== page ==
Wedding photography (speaking from my vast experience, hah!): fun, but a whole lot of work. I enjoyed myself for the most part (I love taking pictures), but it was hot (ceremony was held outside, high-noon, no shade) and I was close enough (through ties to most of the folks in the wedding party) to the center of activity to get pulled into some of the tensions. And I came home (tired) worried about my performance--doubting, in particular, that any of the shots of the ceremony had turned out well.
I didn't feel like going through the more than 1200 images I had had to scramble to store in 3 different places (long story with 2 heroes: my over-packing and my knight in shining armor, John). I knew I had some wonderful shots (a child mid-laugh; the bride's reflection in a mirror; the groom biting his lip; the bridesmaids scolding one of the flower girls in unison--this is where I shine), but those weren't going to be enough if I had botched the shot of the bride and her son walking down the aisle, the exchange of vows, the kiss--the things one hires a wedding photographer (one who knows what she is doing!) to document. At lunch, a friend went on and on about how beautiful the ceremony had been; I couldn't remember anything beyond how unusually fast my battery was draining and how that (stupid) guy's head had been in the way when I was trying to get a shot of the ring bearer handing over the rings.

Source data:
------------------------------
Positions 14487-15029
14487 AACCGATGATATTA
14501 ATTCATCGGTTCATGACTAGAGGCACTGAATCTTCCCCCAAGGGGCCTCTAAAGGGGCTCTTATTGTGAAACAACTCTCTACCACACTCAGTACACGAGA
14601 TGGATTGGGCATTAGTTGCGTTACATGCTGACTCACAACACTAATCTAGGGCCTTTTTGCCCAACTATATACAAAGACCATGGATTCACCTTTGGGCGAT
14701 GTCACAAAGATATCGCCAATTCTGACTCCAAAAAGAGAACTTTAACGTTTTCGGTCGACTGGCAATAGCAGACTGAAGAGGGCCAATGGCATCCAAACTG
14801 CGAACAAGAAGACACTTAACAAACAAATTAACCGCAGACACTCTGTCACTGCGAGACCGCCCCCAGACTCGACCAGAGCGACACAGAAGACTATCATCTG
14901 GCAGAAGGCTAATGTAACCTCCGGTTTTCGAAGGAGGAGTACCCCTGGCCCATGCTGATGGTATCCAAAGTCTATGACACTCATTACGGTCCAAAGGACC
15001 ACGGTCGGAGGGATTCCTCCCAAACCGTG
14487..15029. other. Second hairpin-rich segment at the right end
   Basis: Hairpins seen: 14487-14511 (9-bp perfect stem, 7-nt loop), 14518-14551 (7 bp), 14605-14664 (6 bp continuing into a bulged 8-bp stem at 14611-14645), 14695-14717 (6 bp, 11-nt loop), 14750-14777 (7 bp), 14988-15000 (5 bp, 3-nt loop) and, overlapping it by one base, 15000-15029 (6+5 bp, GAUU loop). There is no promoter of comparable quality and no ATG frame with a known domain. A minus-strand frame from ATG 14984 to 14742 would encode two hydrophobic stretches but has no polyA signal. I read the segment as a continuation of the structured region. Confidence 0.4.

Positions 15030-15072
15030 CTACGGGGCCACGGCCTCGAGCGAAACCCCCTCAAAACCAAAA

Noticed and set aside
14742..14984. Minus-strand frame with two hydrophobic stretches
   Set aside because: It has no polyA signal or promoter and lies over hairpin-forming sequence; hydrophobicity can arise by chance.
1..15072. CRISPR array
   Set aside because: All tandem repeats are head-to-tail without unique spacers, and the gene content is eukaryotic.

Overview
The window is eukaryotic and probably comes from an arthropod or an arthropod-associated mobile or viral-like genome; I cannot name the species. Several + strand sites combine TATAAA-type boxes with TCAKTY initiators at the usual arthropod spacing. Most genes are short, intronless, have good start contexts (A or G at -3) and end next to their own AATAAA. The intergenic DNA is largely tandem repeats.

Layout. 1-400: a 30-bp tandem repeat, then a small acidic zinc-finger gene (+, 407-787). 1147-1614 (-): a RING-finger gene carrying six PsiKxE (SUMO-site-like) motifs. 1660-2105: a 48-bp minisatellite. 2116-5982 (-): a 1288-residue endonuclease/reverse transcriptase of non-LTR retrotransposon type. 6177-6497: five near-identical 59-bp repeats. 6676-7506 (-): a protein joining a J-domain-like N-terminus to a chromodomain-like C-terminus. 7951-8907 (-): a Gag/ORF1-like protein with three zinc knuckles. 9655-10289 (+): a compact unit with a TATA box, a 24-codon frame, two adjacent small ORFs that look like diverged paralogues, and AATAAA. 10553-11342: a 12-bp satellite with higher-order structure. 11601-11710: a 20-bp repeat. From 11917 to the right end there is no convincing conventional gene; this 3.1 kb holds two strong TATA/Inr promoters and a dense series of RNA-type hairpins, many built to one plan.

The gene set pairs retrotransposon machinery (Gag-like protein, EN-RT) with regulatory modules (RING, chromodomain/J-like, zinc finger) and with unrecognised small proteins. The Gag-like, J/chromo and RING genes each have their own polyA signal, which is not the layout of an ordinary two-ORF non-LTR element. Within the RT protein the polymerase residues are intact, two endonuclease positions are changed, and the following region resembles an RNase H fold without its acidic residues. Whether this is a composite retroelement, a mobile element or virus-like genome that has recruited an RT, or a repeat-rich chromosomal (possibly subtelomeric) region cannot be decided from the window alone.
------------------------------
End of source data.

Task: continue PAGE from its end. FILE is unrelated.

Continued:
(Figures, the one and only time I was without my camera over the weekend a family of river otters went swimming by.)
However, one does what one has been paid to do. And one discovers, to her utter delight, that things could be worse. I'm no wedding-wizard, to be sure, but there's not much I wanted that I didn't get (and I'm confident the bride and groom will be very happy).
(Given the right set of circumstances, I'd even be willing to do this again.)